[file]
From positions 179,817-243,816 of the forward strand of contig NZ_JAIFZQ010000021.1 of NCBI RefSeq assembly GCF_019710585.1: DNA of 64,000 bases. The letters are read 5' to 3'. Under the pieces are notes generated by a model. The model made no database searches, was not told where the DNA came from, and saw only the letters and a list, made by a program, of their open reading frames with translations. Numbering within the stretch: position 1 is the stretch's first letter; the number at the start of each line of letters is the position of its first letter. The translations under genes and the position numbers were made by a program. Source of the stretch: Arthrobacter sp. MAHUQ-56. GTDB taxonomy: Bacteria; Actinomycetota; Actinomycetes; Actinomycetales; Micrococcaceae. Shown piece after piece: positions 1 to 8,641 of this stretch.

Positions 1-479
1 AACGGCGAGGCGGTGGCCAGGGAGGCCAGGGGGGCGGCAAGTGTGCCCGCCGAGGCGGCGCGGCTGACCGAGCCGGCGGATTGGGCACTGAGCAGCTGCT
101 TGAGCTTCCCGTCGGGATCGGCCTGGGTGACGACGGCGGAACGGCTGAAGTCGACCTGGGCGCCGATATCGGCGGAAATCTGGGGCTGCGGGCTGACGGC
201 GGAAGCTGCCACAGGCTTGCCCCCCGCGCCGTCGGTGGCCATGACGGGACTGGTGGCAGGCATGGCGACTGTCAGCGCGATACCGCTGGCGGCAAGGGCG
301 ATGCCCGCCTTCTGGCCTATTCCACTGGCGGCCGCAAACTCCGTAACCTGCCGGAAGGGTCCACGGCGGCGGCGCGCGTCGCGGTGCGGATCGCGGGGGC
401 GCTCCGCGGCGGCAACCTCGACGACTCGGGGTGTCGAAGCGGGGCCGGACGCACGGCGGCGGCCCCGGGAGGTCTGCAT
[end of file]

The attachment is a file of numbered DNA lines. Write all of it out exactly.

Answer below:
From positions 179,817-243,816 of the forward strand of contig NZ_JAIFZQ010000021.1 of NCBI RefSeq assembly GCF_019710585.1: DNA of 64,000 bases. The letters are read 5' to 3'. Under the pieces are notes generated by a model. The model made no database searches, was not told where the DNA came from, and saw only the letters and a list, made by a program, of their open reading frames with translations. Numbering within the stretch: position 1 is the stretch's first letter; the number at the start of each line of letters is the position of its first letter. The translations under genes and the position numbers were made by a program. Source of the stretch: Arthrobacter sp. MAHUQ-56. GTDB taxonomy: Bacteria; Actinomycetota; Actinomycetes; Actinomycetales; Micrococcaceae. Shown piece after piece: positions 1 to 8,641 of this stretch.

Positions 1-479
1 AACGGCGAGGCGGTGGCCAGGGAGGCCAGGGGGGCGGCAAGTGTGCCCGCCGAGGCGGCGCGGCTGACCGAGCCGGCGGATTGGGCACTGAGCAGCTGCT
101 TGAGCTTCCCGTCGGGATCGGCCTGGGTGACGACGGCGGAACGGCTGAAGTCGACCTGGGCGCCGATATCGGCGGAAATCTGGGGCTGCGGGCTGACGGC
201 GGAAGCTGCCACAGGCTTGCCCCCCGCGCCGTCGGTGGCCATGACGGGACTGGTGGCAGGCATGGCGACTGTCAGCGCGATACCGCTGGCGGCAAGGGCG
301 ATGCCCGCCTTCTGGCCTATTCCACTGGCGGCCGCAAACTCCGTAACCTGCCGGAAGGGTCCACGGCGGCGGCGCGCGTCGCGGTGCGGATCGCGGGGGC
401 GCTCCGCGGCGGCAACCTCGACGACTCGGGGTGTCGAAGCGGGGCCGGACGCACGGCGGCGGCCCCGGGAGGTCTGCAT